When Hubby was diagnosed with stage 4 prostate cancer—because he was relatively young and in good shape—they gave him two years. So what do you do when you’re told, “Maybe two years of life left”?
The truth is, no one knows how much time he/she has. Cancer or not. So maybe the question ought to be: “Given that none of us are going to live forever, how, then, should we live?”
Photo credit: Pixabay
With the how then should we live question in mind, here are 4 thoughts:
1. Do the no-brainer stuff. Love better. Stay connected. Write more thank-you notes. Forgive that person you should have forgiven long ago. Speak words of encouragement. Tip well. Live gratefully in the present.
2. Start checking things off your Bucket List. Visit the old homestead your grandparents farmed where you spent childhood summers. Take a road trip through all the national parks (there are 58, so you should probably get started). Cruise Alaska’s inland passage.
A few years back, Hubby and I had enough saved for a 25th anniversary Alaskan cruise. I mentioned to our daughter — away at college at the time — that we were thinking about getting a much-needed computer instead of doing the cruise. “Mom,” she said in a rather firm tone. “You’re going on the cruise.” Where do you think our 1998 computer would be at this very moment had we gone the more practical route? And where do you think the Alaskan adventure is? In my heart. Irreplaceable memories with Hubby in the beautiful land called Alaska.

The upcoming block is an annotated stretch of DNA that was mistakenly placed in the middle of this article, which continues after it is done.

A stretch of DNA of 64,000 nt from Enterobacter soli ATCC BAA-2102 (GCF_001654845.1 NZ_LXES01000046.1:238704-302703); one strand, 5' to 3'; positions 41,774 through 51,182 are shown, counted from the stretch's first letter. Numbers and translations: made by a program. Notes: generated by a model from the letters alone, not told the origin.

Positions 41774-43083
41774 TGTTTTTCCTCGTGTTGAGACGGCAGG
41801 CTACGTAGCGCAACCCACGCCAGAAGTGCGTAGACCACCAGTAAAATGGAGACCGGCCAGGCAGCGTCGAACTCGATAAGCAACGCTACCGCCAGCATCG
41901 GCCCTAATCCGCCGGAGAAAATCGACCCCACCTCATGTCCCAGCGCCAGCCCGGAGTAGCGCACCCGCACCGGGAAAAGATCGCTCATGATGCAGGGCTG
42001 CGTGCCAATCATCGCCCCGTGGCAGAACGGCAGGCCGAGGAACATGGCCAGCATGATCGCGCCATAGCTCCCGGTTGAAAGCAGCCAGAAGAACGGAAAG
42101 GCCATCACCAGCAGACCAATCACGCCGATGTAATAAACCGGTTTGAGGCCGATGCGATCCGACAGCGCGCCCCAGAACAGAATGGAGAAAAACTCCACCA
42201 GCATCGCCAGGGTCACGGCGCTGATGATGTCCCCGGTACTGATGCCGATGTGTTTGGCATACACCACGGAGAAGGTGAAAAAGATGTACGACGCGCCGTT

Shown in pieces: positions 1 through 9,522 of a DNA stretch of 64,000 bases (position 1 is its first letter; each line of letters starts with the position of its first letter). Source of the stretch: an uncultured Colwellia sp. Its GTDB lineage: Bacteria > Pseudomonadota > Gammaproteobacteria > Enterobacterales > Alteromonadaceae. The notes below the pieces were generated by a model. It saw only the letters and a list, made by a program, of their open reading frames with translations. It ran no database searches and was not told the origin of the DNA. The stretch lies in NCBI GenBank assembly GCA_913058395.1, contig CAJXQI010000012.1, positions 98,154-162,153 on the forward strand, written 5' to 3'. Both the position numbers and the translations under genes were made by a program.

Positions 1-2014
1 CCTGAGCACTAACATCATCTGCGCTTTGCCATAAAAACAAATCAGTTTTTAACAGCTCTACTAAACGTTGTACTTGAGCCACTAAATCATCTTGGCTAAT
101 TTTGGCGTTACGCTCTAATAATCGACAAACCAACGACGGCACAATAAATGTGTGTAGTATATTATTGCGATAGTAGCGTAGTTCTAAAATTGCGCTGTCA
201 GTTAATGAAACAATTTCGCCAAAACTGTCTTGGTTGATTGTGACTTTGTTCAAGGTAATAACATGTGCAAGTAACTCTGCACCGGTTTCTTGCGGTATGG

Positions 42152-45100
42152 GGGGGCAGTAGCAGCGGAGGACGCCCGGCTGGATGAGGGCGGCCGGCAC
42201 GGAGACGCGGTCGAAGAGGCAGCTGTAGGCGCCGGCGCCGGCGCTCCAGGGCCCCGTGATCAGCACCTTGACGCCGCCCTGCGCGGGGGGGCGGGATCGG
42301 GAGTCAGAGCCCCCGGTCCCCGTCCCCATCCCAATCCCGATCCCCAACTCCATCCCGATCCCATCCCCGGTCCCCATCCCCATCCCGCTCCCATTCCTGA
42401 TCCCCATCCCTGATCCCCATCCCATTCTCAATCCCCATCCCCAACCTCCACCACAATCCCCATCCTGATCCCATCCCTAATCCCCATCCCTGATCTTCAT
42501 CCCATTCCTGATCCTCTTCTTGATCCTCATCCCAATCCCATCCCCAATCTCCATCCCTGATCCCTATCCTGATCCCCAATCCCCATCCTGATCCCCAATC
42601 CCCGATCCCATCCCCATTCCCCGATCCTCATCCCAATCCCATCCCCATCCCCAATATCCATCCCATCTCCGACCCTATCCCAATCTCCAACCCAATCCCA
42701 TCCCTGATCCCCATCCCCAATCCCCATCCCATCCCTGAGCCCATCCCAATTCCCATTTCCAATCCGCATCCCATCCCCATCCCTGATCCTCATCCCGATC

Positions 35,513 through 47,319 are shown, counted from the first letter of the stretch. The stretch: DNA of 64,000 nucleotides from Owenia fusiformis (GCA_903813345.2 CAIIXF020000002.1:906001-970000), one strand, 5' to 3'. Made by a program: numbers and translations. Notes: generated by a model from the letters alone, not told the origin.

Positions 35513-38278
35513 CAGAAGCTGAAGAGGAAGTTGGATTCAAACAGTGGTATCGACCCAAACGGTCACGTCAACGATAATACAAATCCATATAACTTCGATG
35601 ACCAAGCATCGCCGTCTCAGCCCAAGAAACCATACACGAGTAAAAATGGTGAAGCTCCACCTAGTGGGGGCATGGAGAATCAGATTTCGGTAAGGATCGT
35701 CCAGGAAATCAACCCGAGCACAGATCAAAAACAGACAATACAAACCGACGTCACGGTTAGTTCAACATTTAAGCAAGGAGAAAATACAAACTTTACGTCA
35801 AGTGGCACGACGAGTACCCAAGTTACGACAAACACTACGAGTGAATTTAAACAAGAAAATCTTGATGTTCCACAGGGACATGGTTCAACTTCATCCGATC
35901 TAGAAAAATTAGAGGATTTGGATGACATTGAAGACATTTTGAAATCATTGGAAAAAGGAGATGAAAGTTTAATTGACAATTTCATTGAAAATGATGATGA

3. Consider some charitable goals. Hubby and I instinctively knew that if we could give back in some capacity, it would help make sense of this senseless diagnosis. One of the things we did was train to offer peer support to others dealing with cancer. There are numerous volunteer opportunities where your time and the sharing of your expertise can truly make a difference in the lives of others.
4. Make healthful lifestyle changes. Add more physical activity to your days. Manage stress wisely. Eat your fruits and veggies. I like the 80/20 rule that the registered dietician in the cancer center encouraged: “80 per cent of the time, eat healthfully.” The other 20 percent of the time, go ahead and have that piece of pizza after your son’s basketball game, that cupcake at your grandkid’s birthday party. (I may or may not have had two pieces of pie this Thanksgiving Day.)
And to illustrate that living fully doesn’t have to cost much — Hubby was on a treatment that caused osteoporosis. We started pounding the neighborhood pavement to strengthen his bones. And then we took on the nearby wilderness trails. Hiking and snow-shoeing. The cost: $25 annual sno-park permit and $30 annual wilderness pass per vehicle. Which, with only two of us in the vehicle, equated to 53 cents per person per week for unlimited year-round recreation and fun. Not to mention the producing of all those good endorphins.
Obviously, those who have been told their days are numbered are in different stages of health. Which means some of these points may seem moot. But remember the two years predicted for Hubby? He lived ten years with metastatic disease. Ten years.
In case you were wondering, it was President Abraham Lincoln who instituted this national day for expressing gratitude — and eating pie — the last Thursday of each November.
I’m thinking the expressing of gratefulness shouldn’t be relegated to one day a year; it ought to be a year-round sport. This Thanksgiving feast. These in-laws. This reminder to live gratefully while there is life.
How about you? Who can you love better starting today? Who do you need to forgive? What’s on your Bucket List? Why wait until you’re dying to start checking things off?
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